Home » Industry & Business » Engineering our Future » Experience, Expertise and Talent Make Fluor One of Canada’s Top Engineering Companies
mark brown

Mark Brown

Vice President & General Manager, Fluor Canada

Mariki MacKenzie

Mariki Mackenzie

Manager, Engineering, Fluor Canada

David Mercer

David Mercer

Head of Technology – Energy Solutions, Fluor Canada

For over 70 years, Fluor Canada has been delivering engineering, procurement, and construction (EPC) services to solve client challenges.

Headquartered in Calgary, Alberta, with corporate offices in Irving, Texas, Fluor Canada focuses on three main service areas — mission solutions, urban solutions, and its core business, energy solutions.

New level of stabilization and confidence — especially in energy sector

As with many service industry providers, Fluor Canada has faced challenges over the past few years, pandemic included. But now the market is showing signs of recovery. “I think things like ESG (environment, social, governance), carbon footprint, and decarbonization have re-started the economic machine,” says Mark Brown, Vice President and General Manager of Fluor Canada. “I’m not saying that out of blind optimism but, from an engineering perspective, we’re seeing a new level of stabilization and confidence in the industries we serve that we haven’t seen in years,” says Brown.

With that, Fluor Canada has already seen a heightened level of engagement from the energy sector. “They recognize the need to innovate and create new solutions to these new challenges and the need to come back to the service industry and get our help,” says Brown.

Given its primary concentration in energy solutions, Fluor Canada is highlighting that experience and its applicability to energy transition. “It’s exciting because when you think about engineering and the technical solutions that engineers provide, it’s a great opportunity to think about this industry in a different way,” says Brown. “Also, as a company that prides itself on having global reach but with a local face, energy transition lets us demonstrate that we’re not only a company that helps solve client challenges, we also have a deep connection to the communities we serve,” says Brown.


Changing attraction retention mechanism to draw innovative thinkers

To ensure a steady pipeline of new talent to meet its new demands, Fluor has enhanced its engagement and collaborations with clients, industry, academia, and the greater community in Canada. “It’s very encouraging to see what the academic world is doing, what the owner operator side is doing, and what the industry side is doing and how we can become part of that equation,” says Mariki Mackenzie, Manager, Engineering at Fluor Canada.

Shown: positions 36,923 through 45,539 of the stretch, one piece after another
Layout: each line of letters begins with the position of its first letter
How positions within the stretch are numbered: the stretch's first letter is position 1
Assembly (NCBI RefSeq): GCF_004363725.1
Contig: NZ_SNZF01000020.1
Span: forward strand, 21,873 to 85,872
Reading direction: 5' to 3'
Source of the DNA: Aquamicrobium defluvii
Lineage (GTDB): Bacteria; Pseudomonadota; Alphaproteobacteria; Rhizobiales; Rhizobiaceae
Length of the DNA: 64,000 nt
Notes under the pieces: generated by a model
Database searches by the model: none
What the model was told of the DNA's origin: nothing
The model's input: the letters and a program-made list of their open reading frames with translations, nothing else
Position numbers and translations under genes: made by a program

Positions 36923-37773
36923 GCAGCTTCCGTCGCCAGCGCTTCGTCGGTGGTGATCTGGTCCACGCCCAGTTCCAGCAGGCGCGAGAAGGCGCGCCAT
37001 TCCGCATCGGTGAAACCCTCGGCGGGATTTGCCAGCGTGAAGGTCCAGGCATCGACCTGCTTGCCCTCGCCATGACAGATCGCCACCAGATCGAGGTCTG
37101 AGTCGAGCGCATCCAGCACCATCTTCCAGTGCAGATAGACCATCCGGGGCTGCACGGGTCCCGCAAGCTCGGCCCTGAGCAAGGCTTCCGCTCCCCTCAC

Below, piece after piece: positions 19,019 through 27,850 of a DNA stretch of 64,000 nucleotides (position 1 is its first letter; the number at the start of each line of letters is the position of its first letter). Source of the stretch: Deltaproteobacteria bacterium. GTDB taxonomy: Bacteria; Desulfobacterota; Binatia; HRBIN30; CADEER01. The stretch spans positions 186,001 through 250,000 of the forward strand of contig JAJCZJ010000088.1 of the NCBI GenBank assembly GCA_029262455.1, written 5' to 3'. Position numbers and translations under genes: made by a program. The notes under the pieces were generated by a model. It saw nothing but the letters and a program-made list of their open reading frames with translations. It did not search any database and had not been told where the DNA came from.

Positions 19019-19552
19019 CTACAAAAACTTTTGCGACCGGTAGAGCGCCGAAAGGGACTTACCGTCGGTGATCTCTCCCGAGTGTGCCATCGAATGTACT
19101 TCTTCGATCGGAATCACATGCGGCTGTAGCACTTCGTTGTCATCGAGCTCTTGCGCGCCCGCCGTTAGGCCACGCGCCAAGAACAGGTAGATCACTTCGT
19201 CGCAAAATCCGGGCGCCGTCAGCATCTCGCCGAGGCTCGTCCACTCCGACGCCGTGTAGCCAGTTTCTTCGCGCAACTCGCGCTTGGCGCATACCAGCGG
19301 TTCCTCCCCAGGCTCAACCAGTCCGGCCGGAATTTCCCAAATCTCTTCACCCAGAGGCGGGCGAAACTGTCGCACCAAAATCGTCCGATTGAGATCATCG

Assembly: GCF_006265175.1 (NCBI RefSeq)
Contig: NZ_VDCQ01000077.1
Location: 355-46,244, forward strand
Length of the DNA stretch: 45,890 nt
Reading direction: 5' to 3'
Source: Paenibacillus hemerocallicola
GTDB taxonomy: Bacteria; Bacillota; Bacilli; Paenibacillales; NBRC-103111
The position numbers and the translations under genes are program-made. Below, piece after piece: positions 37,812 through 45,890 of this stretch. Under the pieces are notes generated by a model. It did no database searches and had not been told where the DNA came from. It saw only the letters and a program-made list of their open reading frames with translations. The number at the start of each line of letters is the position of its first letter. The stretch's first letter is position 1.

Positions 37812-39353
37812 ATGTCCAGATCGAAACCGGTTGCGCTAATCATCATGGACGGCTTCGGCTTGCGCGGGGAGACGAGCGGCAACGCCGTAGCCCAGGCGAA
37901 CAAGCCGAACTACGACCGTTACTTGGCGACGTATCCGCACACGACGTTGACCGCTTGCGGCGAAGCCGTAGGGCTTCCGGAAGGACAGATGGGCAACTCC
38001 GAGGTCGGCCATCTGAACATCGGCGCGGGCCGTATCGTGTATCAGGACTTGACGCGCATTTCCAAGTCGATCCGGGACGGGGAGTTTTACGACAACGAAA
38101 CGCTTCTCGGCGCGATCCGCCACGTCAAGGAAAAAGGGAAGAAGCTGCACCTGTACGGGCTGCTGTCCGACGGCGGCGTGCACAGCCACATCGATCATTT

The Oil Sands Pathways to Net Zero initiative is an example. “Six of Canada’s largest oil sands producers are working together with EPC companies and government entities to find solutions, so that kind of collaboration is a new and attractive way for us to bring more talent into our industry,” says Mackenzie.

Fluor is also challenging the status quo by the way it collaborates with external schools and organizations fostering this type of education in Canada. “We have close relationships with our universities and technical schools, especially the ones close by here in Alberta,” says Mackenzie.

One of the challenges to attracting new grads is the perception that the energy industry is dirty and polluting. “What they may not realize is that these energy companies are the ones best positioned for energy transition, so we make a point of showcasing how this sector is working to the greater good of society and the planet and highlight the opportunities for them in this space,” says Mackenzie, adding, “the need for engineers in this sector is huge and there’s never been a better time to be an engineer.”

Providing answers to client challenges

Solving today’s complex energy problems requires innovative, market efficient solutions. Fluor’s Canadian expertise in creating these solutions is already being seen through technologies like hydrogen, carbon capture, renewable fuels and small modular reactors (SMRs). “These are suitable technologies for companies wanting to demonstrate their net zero commitments,” says David Mercer, Head of Technology – Energy Solutions at Fluor Canada.

One specific area is developing hydrogen for use as a transportation fuel. “In addition to being carbon free, hydrogen is manufactured using natural gas — which is inexpensive, abundant, and the technology has been proven and de-risked over a number of decades,” says Mercer.

Another area of expertise is carbon capture and sequestration. “We’ve been in this business for over 30 years and have designed and constructed numerous plants that are operating with this proven technology,” says Mercer. “We continue to invest our technology smarts toward supporting new and emerging technologies to help companies get to net zero,” says Mercer.

With over 1,200 active patents and 15 licensed technologies, Fluor brings an extensive roster of ready-made solutions. “We also have over 90 offices worldwide and more than 41,000 professionals so that’s a tremendous breadth and depth of personnel experience that can be brought to bear on any one of these projects,” says Mercer. “Additionally, because we are a global company, we have a seat at the table on an international platform and can draw upon the expertise of other countries that have been early adopters of these technologies — and help Canadian companies bring them forward,” says Mercer.

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